Carba ($85K Grant funding to convert biomass waste into biochar for CO2 removal)

Carba, an American climate tech company founded in 2021, develops carbon removal technology using low-temperature pyrolysis (torrefaction) to convert biomass waste into biochar, which can then be buried to seal carbon in place for generations. This process is energy neutral, requiring near zero additional power.

Challenges: carbon emissions and biochar carbon removal

Carbon emissions

Since the early 1900s, carbon dioxide (CO₂) levels in the atmosphere have increased by 50% due to human activities. When fossil fuels (such as coal, oil, and natural gas) are burned for energy production, transportation, and industrial processes, CO₂ is released into the atmosphere. This excess CO₂ acts as a greenhouse gas, trapping heat and causing the air and ocean temperatures to rise. CO₂ emissions play a crucial role in driving climate change.

This warming effect has caused the global average temperature to rise by about 1.1 ºC since the pre-industrial period. This has led to rising in the frequency and intensity of extreme weather events, melting of polar ice caps and glaciers and rising sea levels, shifts in species ranges and increased risk of species extinction, agriculture and food security,  and ocean acidification.

To mitigate these impacts, the Paris Agreement aims to limit global warming to well below 2 ºC above pre-industrial levels. The Intergovernmental Panel on Climate Change (IPCC) estimates that a “carbon budget” of about 500 GtCO₂, which corresponds to about ten years at current emission rates, provides a 66% chance of limiting global warming to 1.5 ºC.

Biochar carbon removal

Biochar removes CO₂ from the atmosphere by sequestering carbon.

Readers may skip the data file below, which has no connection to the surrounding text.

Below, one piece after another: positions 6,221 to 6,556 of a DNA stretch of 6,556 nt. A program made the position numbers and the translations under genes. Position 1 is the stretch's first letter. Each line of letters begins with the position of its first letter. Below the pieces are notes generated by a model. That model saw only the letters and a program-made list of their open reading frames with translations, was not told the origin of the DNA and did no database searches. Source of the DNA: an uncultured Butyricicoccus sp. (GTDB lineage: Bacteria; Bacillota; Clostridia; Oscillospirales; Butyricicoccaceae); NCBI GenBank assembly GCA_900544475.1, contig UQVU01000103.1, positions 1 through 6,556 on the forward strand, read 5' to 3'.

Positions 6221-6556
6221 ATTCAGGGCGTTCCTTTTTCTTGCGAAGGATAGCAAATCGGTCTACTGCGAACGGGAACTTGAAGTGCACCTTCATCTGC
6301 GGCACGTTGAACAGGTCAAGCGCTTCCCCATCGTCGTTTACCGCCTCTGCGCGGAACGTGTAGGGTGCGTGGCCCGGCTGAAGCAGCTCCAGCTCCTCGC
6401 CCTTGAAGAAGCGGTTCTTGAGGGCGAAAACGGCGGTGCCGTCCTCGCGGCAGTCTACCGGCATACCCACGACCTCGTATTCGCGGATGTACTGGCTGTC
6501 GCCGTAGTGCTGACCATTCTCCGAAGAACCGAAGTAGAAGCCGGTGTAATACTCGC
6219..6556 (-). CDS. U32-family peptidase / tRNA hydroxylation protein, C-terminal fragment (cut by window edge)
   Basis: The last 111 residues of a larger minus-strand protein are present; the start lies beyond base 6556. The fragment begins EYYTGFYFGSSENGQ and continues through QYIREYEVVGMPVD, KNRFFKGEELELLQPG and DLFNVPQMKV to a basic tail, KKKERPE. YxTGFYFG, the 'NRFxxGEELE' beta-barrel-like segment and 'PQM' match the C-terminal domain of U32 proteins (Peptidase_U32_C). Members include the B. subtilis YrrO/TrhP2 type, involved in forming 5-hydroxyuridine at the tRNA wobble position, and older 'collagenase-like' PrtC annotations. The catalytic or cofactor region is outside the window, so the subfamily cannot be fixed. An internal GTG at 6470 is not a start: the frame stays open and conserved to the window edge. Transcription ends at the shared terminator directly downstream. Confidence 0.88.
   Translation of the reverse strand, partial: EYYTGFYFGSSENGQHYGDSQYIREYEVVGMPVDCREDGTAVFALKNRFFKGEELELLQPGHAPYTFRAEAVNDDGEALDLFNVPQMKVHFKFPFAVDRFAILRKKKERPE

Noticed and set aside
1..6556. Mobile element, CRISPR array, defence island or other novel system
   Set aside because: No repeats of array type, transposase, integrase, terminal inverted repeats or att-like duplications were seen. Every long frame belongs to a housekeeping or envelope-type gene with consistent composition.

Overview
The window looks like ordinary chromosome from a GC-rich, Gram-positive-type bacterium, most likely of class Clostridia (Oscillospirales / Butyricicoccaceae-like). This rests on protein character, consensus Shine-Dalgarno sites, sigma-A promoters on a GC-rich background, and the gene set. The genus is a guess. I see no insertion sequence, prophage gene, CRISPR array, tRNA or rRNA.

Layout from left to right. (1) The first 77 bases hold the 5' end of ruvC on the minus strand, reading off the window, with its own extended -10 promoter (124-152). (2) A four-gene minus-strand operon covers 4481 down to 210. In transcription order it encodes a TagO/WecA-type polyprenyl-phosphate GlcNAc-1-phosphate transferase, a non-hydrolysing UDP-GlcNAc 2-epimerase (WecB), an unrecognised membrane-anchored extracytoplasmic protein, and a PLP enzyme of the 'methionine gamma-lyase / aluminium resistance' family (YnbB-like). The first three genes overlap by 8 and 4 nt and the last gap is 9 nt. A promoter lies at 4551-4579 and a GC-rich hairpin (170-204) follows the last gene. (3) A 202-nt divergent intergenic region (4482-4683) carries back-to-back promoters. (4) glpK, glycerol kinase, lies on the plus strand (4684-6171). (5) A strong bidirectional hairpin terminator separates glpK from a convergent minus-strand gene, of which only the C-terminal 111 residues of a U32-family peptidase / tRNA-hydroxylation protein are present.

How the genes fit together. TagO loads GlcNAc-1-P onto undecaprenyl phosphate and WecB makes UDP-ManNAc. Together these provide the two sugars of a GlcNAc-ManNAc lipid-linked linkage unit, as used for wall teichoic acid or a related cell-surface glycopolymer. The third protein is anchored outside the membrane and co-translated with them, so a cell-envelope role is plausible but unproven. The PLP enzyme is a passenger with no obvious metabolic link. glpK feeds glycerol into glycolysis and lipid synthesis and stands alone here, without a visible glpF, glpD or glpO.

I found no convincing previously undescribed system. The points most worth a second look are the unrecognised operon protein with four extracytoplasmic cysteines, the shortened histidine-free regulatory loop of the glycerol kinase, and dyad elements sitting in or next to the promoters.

It begins with plants absorbing atmospheric CO₂ and converting it into biomass during photosynthesis. Waste biomass is converted to a stable solid biochar at high temperatures and in the absence of oxygen.

When biochar is buried underground, it acts as a carbon sink, storing the carbon that was previously in the atmosphere. This long-term carbon storage contributes to the reduction of CO₂ in the atmosphere, helping to mitigate climate change.

In addition to its role in carbon sequestration, biochar improves soil performance by enhancing the retention and diffusion of water and nutrients.

Carba Technology

Carba has developed a low-temperature pyrolysis (torrefaction) method for converting biomass waste into biochar. This process involves heating the biomass at a low temperature and transforming cellulose and hemicellulose molecules into a stable solid carbon. The biochar produced is then buried underground, effectively sequestering the carbon for thousands of years. The company's method is energy neutral, requiring almost no additional energy, and is regarded as the most energy- and material-efficient use of biomass waste.

Carba biochar technology

The diagram below depicts the Carba’s low-temperature torrefaction system.

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